chemistry-dev mailing list archives

Site index · List index
Message view « Date » · « Thread »
Top « Date » · « Thread »
From Jens Hübel <jhue...@opentext.com>
Subject RE: CMIS Browser Binding implementation
Date Fri, 15 Apr 2011 16:11:45 GMT
@Jeff: The short answer is:

Because the browser implies so many restrictions (same domain policy, just GET and POST, ...)
that from my initial hope to get a nice, slim and RESTful JSON protocol all what remains is
... well a browser binding. ;-) 

Browser bindings emphasizes the primary design goal to allow fully implementing a client within
a web browser (Javascript).

It is still a much better choice than AtomPub and of course suitable not only for browser
implementations of CMIS. As Florian pointed out it is less chatty, more performant and it
should be the preferred choice for all those environments where SOAP is not an option, not
liked or whatever. I really hope it will quickly be the de-facto standard binding.

BTW. all the implementations using the Chemistry Java code will more or less get for free
(once the implementation is completed).

Jens


-----Original Message-----
From: Jeff Potts [mailto:jeffpotts01@gmail.com] 
Sent: Freitag, 15. April 2011 17:53
To: dev@chemistry.apache.org
Subject: Re: CMIS Browser Binding implementation

This sounds very cool. One curiosity question: Why is it called a "browser binding"? If the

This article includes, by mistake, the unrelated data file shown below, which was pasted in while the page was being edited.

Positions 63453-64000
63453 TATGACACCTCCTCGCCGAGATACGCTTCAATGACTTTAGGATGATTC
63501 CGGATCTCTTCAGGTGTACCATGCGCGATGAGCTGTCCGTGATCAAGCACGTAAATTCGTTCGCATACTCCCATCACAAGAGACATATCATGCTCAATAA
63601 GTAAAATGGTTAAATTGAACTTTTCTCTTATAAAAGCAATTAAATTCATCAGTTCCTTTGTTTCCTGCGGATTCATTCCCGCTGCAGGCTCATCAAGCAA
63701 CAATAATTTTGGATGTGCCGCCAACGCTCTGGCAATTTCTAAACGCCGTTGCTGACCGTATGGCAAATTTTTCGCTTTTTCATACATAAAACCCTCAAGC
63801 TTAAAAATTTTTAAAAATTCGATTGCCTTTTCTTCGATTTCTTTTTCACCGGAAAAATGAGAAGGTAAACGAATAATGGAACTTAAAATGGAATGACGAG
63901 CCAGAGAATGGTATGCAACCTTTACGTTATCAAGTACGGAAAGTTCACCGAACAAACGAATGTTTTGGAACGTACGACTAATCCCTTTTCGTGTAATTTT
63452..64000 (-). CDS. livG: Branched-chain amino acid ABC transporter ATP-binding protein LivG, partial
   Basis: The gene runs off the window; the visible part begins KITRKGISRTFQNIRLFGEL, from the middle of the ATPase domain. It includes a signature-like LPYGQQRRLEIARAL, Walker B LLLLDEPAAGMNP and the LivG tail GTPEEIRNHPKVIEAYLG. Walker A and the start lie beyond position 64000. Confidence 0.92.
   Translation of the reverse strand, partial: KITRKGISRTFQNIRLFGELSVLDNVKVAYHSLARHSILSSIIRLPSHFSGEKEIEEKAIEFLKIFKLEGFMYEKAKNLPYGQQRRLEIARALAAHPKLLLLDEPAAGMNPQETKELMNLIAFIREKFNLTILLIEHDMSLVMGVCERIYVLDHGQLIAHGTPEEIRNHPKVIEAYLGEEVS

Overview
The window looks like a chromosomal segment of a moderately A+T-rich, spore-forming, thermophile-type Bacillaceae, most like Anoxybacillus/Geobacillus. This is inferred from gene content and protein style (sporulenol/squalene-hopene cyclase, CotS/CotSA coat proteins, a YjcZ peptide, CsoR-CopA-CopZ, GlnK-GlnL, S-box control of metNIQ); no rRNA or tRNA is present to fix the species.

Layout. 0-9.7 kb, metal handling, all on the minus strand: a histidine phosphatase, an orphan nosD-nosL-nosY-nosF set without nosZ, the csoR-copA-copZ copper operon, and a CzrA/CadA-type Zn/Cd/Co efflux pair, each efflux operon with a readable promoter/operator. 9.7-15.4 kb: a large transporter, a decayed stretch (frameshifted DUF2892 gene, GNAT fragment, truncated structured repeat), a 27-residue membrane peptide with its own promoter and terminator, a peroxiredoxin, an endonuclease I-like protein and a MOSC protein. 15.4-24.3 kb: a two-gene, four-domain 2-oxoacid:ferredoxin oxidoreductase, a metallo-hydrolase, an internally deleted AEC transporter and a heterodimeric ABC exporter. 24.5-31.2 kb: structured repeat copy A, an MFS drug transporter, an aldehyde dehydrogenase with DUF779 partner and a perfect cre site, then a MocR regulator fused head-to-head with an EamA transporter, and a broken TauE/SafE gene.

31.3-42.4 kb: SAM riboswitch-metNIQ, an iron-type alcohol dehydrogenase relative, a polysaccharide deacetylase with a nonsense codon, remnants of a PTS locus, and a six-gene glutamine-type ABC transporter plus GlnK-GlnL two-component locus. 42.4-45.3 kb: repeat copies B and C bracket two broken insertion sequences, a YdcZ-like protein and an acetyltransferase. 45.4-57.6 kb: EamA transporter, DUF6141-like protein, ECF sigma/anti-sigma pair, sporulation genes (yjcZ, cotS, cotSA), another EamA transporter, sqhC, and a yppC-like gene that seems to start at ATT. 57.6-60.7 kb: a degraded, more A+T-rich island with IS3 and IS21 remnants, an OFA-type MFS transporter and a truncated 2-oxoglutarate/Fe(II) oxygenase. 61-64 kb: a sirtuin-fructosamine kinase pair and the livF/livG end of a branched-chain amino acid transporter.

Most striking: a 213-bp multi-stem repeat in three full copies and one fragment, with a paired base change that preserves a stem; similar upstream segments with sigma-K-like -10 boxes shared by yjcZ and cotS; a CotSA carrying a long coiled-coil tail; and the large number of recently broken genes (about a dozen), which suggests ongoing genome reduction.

main differentiation between it and the other two bindings is that JSON is going back and
forth, that is obviously useful, but not limited to web browsers. Server-side JavaScript apps
could also take advantage of this binding, right? Or are there additional pieces to the binding
beyond JSON that only make sense in the context of the browser?

Just trying to get a sense of where this can/can't be used.

Jeff

On Apr 15, 2011, at 10:35 AM, Florian Müller wrote:

> Hi,
> 
> The CMIS browser binding proposal is about to be moved into the CMIS 1.1 specification
draft. The browser binding is a third binding beside the Web Services binding and AtomPub
binding. It is based on JSON and optimized for consumption by JavaScript scripts in a web
browser.
> We have a first OpenCMIS server implementation in a Chemistry sandbox. It covers about
2/3 of the proposal.
> 
> Although the browser binding will only be specified for CMIS 1.1, it should also work
for CMIS 1.0. This binding is more efficient and simpler to consume than the other two. We
should foster its adoption.
> I would like to roll the sandbox project into the server framework and complete the implementation
there. We can turn it off by default. Whoever is interested can switch it on and play with
it.
> 
> Since this is major code shift, I would like to hear some opinions before I tackle this.

> 
> 
> Thanks,
> 
> Florian


Mime
View raw message